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We have talked before about a shift in the zeitgeist this year which has put women high on corporate agendas. It will be interesting to watch what actually happens. It is our belief that change will only really happen when espoused from the top of the organisation. So I was delighted to be invited to hear the Chairman of RBSSir Philip Hampton, speak the other night at a Focussed Women’s Network. It was a good evening. Initially Chris Sullivan, Chief Executive of Corporate Banking – a known champion of women within the Bank was asking the questions before wider questioning began.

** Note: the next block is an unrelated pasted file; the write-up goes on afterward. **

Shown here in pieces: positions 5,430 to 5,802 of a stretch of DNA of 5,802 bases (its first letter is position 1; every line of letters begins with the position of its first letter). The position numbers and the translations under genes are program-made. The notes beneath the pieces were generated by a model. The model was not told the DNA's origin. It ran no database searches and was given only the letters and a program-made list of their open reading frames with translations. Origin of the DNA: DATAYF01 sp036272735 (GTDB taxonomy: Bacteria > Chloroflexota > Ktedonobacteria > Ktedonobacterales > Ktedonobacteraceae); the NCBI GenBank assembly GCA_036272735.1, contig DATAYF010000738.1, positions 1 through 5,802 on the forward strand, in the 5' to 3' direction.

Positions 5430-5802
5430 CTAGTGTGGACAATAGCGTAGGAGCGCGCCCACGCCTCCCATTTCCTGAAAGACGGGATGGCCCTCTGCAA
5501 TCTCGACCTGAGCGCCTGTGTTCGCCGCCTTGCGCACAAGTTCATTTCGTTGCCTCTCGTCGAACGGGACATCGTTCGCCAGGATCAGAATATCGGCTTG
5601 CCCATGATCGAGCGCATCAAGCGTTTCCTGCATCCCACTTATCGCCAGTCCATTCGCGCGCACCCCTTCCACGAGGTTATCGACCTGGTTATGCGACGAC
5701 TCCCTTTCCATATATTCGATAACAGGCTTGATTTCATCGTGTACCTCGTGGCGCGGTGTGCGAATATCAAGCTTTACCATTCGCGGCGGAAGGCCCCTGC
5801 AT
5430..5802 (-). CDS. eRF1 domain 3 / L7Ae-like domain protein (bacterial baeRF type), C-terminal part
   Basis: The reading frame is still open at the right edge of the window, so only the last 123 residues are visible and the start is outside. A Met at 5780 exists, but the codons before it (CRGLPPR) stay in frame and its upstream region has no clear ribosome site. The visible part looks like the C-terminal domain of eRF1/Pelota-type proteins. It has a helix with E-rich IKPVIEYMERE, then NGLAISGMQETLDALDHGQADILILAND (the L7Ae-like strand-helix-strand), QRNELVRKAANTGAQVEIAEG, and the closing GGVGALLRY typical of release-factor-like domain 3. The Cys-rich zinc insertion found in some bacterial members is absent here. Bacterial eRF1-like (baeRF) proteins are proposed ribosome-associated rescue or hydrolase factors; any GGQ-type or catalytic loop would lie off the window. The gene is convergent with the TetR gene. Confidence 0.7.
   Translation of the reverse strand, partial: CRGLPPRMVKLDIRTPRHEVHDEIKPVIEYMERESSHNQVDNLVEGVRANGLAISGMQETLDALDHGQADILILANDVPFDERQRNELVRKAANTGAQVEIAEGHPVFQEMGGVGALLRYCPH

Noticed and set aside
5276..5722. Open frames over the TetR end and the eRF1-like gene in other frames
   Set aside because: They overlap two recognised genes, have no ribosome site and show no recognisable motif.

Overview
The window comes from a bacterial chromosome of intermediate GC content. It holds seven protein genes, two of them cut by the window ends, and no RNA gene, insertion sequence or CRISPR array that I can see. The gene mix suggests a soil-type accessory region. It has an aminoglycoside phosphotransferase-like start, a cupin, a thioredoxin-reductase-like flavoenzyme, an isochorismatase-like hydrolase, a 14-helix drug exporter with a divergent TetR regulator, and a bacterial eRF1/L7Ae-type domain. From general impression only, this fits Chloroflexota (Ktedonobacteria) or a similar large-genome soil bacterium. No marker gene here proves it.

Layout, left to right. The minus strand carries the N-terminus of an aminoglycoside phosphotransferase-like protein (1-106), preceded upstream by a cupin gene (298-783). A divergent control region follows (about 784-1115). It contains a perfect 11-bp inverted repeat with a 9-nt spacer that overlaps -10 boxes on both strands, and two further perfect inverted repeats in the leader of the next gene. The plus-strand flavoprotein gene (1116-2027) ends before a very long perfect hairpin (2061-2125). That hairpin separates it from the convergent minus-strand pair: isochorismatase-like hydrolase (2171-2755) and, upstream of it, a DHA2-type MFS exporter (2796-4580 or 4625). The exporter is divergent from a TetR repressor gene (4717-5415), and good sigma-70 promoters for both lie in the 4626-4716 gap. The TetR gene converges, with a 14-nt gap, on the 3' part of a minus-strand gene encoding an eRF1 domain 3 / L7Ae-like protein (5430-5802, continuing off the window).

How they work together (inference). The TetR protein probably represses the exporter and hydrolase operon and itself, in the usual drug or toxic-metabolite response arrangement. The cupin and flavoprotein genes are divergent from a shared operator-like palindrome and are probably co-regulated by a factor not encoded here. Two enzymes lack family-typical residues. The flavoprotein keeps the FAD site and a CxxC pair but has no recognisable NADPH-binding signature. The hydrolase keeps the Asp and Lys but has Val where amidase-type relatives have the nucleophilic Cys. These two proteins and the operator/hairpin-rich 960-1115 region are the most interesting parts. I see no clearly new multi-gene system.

Sir Philip claimed that he noticed the difference between the genders on the first day of school – the boys were running around and fighting while the girls were talking and building relationships. Chris – who has I believe six children with an age range of 2- 23 describes how he saw gender differences at work as his first daughter, aged 6 managed to organise and influence both the 23 year old and the 2 year old with equal aplomb. When Sir Philip joined the board of Sainsbury’s he was astonished to find that all the board members were not only men, but the kind of men who had never set foot inside a supermarket! (at this point Chris waved his Nectar card around to demonstrate just how enlightened he truly was) Sir Philip argued the need for greater diversity at all levels in order to reflect the customer base more accurately and expressed a desire to appoint non – executive women to the board as soon as possible. When challenged about the banking crisis, he agreed that the picture would probably have looked very different had there been a significant level of senior women in place. He was very clear that the only reason he and senior executives wanted to foster more women into leadership was that it made good business sense. He also challenged women to behave more like men in certain respects- networking being a critical behaviour that women often neglect. As Heather Melville, Chair of the Focused Women’s Network, pointed out ‘Networking is not Notworking’. Men often ask for help through their networks while women soldier on trying to do it themselves. Much of the discussion chimed with what we have established through our own research into women in organisations. What is fascinating is that we are beginning to see senior men openly supporting women’s advancement. You could see this as just a PR exercise, flavour of the month. What is critical now is that both the organisation and women themselves step up to the challenge and see some results.

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